Stockton Divorce & Family Law Lawyer, California

Sponsored Law Firm


Sunita  Kapoor Lawyer

Sunita Kapoor

VERIFIED
Divorce & Family Law, Medical Malpractice, Criminal, Business, Lawsuit & Dispute
I have been licensed to practice law in California since 1991.

Headquartered in Danville, California, the Law Offices of Sunita Kapoor, represents individuals and businesses in California. Specializing in business... (more)

FREE CONSULTATION 

CONTACT

800-767-4530

John Alex Guthrie Lawyer

John Alex Guthrie

VERIFIED
Divorce & Family Law, Family Law, Domestic Violence & Neglect
When You’ve Got Questions, We’ve Got Answers.

Legal problems often affect multiple areas of a person's life. At the Law Offices of John A. Guthrie, we offer a comprehensive approach to help secure... (more)

FREE CONSULTATION 

CONTACT

800-916-9420

Arlene  Kock Lawyer

Arlene Kock

VERIFIED
Divorce & Family Law

Accomplished attorney Arlene D. Kock has focused her professional experience on family and civil litigation, leading her practice since 1984 to become... (more)

FREE CONSULTATION 

CONTACT

800-951-8340

Cynthia S. Cho Lawyer

Cynthia S. Cho

VERIFIED
Estate Planning, Contract, Dispute Resolution, Elder Law, Family Law

Cynthia Cho is the founder of the CC Law Group and its principal attorney.Cynthia has built her reputation as a highly successful attorney by being no... (more)

J. Christina Alvarez Aulakh

Administrative Law, Alimony & Spousal Support, Dispute Resolution, Arbitration
Status:  In Good Standing           

FREE CONSULTATION 

CONTACT

David A. Barzaga

Criminal, DUI-DWI, Domestic Violence & Neglect, Juvenile Law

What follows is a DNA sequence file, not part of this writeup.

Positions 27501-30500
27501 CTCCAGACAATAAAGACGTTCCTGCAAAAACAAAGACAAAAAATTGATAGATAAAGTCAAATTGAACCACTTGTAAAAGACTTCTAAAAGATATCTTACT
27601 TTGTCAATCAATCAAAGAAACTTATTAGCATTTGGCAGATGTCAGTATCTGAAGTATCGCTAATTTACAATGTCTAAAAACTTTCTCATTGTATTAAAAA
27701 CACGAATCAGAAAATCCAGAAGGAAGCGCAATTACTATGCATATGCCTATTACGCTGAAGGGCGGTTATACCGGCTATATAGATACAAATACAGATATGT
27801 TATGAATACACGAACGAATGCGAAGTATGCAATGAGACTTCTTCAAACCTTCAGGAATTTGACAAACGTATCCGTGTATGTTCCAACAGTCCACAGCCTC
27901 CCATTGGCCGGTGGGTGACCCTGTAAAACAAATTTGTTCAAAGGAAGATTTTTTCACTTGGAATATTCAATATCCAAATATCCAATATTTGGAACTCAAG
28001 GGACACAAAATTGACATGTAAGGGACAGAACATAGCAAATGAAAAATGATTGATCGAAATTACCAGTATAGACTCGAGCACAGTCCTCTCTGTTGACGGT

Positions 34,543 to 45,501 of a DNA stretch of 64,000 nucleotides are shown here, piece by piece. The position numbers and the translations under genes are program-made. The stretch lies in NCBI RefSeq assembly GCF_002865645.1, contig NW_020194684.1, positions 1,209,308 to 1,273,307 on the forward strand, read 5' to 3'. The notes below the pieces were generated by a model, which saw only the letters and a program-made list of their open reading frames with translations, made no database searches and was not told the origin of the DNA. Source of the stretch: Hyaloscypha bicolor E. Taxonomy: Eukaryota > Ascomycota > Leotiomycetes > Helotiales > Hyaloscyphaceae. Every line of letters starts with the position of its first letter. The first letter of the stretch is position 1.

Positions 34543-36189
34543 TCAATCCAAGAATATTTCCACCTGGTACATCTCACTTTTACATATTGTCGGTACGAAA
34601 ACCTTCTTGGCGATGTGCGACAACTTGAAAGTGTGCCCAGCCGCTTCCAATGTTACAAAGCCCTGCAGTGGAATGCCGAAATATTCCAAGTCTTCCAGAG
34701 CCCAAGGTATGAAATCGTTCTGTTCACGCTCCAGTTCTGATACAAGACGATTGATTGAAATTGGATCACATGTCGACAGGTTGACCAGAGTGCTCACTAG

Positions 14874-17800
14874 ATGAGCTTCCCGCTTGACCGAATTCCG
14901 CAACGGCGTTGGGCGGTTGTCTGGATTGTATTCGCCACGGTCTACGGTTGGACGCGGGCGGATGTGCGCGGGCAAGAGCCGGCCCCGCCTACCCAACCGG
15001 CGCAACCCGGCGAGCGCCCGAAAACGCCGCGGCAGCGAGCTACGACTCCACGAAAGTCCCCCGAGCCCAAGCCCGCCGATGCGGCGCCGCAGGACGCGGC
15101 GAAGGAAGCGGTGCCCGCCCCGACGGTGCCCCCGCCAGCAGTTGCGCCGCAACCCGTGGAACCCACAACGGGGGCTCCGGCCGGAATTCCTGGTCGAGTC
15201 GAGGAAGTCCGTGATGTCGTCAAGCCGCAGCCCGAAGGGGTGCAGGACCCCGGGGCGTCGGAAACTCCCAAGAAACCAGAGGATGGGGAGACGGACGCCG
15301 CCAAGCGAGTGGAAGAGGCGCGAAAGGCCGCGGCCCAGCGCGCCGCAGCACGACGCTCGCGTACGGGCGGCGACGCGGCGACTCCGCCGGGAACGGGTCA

Status:  In Good Standing           

Tim F. Tuitavuki

Divorce & Family Law, Criminal, Contract, Divorce
Status:  In Good Standing           

FREE CONSULTATION 

CONTACT

Scott L. Harper

Corporate, Estate Planning, Family Law, Litigation
Status:  In Good Standing           

James R. Mehlhaff

Business Organization, Family Law, Collection, Banking & Finance
Status:  In Good Standing           

David M. Lederman

Employment Discrimination, Family Law, Divorce, Personal Injury
Status:  In Good Standing           

Free Help: Use This Form or Call 800-620-0900

Member Representative

Call me for fastest results!
800-620-0900

Free Help: Use This Form or Call 800-620-0900

By submitting this lawyer request, I confirm I have read and agree to the Consent to Receive Messages from all messaging and voice technologies including Email, Text, Phone, Terms of Use, and Privacy Policy. Information provided is not privileged or confidential.


Free Help: Use This Form or Call 800-943-8690

Member Representative

Call me for fastest results!
800-943-8690

Free Help: Use This Form or Call 800-943-8690

By submitting this lawyer request, I confirm I have read and agree to the Consent to Receive Messages from all messaging and voice technologies including Email, Text, Phone, Terms of Use, and Privacy Policy. Information provided is not privileged or confidential.